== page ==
Vicar heal thyself
Francis Gardomlooks at Sara Savage's recent essay on clergy stress and the need to be nice and finds her analysis and advice sound and practical
Physician, heal thyself This proverb, quoted by Jesus, must surely be one of the oldest of jokes. Sick doctors, bankrupt accountants, burnt-out fire stations and bent policemen are all-of-a-piece with clergy whose lives (or parishes, or marriages) fall apart. Clergy widely believe such things 'ought not to happen' - to anyone who believes in a God with power to heal and save. Yet happen they do.
Sara Savages contribution, 'On the analysts couch: psychological perspectives on congregation and clergy', to the recent series of essays The Future of the Parish System [Church House, £12-99] should be read by clergy and those they serve. She is a psychologist and Senior Researcher at Cambridge.
She begins by reminding us of the positive aspects of parochial ministry: the parish church is at once a 'landmark and a 'sacred place'; it professes to be 'for', not just those who choose to use it, but everyone living in a particular location; its links with local schools, colleges, hospitals and other institutions can reach out to those who would otherwise never darken its doors; many churches are treasuries of art, music, architecture and liturgy whose artefacts are not only 'on display' but in everyday use; it is seldom invasive - it does not trespass into the private lives of people further than they wish; and, perhaps most valuable, it is administered by clergy who are aware that they are unlikely to be a spectacular success as the world would understand it.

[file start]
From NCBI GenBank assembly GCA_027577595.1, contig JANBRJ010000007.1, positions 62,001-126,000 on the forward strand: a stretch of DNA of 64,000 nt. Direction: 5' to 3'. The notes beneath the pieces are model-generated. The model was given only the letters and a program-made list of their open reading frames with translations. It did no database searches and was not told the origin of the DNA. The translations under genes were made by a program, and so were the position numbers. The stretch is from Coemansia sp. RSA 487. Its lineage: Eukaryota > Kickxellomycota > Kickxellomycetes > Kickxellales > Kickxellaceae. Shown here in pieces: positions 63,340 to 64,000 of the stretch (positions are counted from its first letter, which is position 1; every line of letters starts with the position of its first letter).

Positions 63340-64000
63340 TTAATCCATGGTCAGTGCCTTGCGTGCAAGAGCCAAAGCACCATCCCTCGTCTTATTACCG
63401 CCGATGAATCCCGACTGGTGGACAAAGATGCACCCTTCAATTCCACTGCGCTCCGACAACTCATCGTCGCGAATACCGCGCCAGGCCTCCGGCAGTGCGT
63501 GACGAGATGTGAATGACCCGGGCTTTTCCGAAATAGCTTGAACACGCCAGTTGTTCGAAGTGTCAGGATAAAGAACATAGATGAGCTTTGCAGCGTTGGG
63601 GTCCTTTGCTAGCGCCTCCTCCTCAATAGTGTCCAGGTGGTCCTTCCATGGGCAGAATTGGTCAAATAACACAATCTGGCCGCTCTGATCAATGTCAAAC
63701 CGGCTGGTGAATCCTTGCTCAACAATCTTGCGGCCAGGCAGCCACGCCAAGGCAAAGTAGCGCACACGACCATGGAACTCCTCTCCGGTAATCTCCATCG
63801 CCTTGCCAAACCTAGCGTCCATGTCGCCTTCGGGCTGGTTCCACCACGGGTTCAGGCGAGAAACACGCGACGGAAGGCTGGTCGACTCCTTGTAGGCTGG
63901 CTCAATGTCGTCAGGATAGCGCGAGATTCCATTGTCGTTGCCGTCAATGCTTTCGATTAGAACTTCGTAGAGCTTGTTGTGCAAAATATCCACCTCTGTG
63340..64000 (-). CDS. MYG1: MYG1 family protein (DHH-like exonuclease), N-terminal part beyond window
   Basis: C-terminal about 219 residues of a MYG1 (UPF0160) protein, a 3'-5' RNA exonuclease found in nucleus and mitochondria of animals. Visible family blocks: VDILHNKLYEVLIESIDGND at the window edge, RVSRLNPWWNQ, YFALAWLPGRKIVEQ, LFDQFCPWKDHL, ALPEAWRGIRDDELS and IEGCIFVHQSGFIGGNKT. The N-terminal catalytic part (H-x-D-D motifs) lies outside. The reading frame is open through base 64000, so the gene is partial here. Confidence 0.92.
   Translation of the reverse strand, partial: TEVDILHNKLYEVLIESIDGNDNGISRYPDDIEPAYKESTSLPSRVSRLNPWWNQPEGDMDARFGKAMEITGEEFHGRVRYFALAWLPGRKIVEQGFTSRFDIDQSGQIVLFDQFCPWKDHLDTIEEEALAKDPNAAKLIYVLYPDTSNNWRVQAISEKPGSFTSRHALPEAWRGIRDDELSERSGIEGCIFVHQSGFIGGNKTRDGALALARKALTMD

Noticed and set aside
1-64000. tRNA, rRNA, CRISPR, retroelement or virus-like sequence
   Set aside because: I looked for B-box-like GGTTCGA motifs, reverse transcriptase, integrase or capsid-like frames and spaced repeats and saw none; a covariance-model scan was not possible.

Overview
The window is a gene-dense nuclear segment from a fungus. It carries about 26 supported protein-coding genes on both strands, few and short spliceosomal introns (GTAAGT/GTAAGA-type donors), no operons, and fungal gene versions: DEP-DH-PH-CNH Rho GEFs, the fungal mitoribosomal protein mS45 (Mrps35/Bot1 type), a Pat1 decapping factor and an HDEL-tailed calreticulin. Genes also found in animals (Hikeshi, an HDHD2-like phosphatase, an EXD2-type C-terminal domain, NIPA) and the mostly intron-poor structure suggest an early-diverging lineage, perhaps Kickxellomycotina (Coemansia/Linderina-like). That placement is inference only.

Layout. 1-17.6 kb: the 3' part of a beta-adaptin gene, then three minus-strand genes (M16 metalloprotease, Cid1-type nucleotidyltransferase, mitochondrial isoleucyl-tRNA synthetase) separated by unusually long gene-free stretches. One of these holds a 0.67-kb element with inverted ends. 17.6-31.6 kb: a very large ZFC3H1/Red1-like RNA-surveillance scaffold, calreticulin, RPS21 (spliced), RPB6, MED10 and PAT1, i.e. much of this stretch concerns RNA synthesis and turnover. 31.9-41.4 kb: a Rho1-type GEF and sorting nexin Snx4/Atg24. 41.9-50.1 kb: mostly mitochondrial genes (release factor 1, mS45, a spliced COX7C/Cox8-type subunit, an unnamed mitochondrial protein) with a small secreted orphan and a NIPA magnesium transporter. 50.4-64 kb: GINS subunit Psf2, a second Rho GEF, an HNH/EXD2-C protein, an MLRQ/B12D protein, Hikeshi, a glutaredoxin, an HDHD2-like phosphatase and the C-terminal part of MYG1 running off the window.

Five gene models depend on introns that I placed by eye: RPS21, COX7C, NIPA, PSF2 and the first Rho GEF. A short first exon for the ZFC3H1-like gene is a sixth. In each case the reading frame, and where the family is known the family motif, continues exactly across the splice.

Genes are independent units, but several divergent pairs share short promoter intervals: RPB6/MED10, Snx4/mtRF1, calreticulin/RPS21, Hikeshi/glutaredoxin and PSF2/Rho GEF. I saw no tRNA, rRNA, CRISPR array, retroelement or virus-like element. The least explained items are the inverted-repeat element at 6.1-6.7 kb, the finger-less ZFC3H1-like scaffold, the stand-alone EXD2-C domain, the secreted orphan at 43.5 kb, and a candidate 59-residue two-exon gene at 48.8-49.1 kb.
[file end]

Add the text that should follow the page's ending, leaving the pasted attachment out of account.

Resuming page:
There are exceptions to these generalizations; nevertheless the parish provides a framework in which much good may be done, and potential harm mitigated by the checks and balances of the parish system.
Resistance to change
However, all these positives are, by nature, complex. Their downside is not so much when they are absent, but when they are pursued exclusively or in the wrong way. Thus, that 'tradition' which a parish church strives to uphold may indeed concern something integral to the 'faith once delivered to the saints'; but its importance can equally, over time, make it a do-or-die issue: any liturgical change, even a single hymn-tune, becomes the ground for civil war, although the number of pew-people who could accurately summarize the dif-
ferences between Richard Hooker's and Thomas Aquinas' doctrines of the Eucharist could be counted on the fingers of two feet.
'We would rather let the church die than change,' they cry. Yet without change there can be no development - as teenagers discover. Adolescence brings both an addiction and a reluctance towards embracing change. They desperately want to be treated as adults, but find the
history suggests that it is not the 'nicest' people who have had the greatest influence
responsibility it entails distasteful. So with churches: a deep-felt longing for contemporary relevance, which necessitates change, competes in their hearts with a sense of corporate heritage, which demands conservation.
'The need for niceness'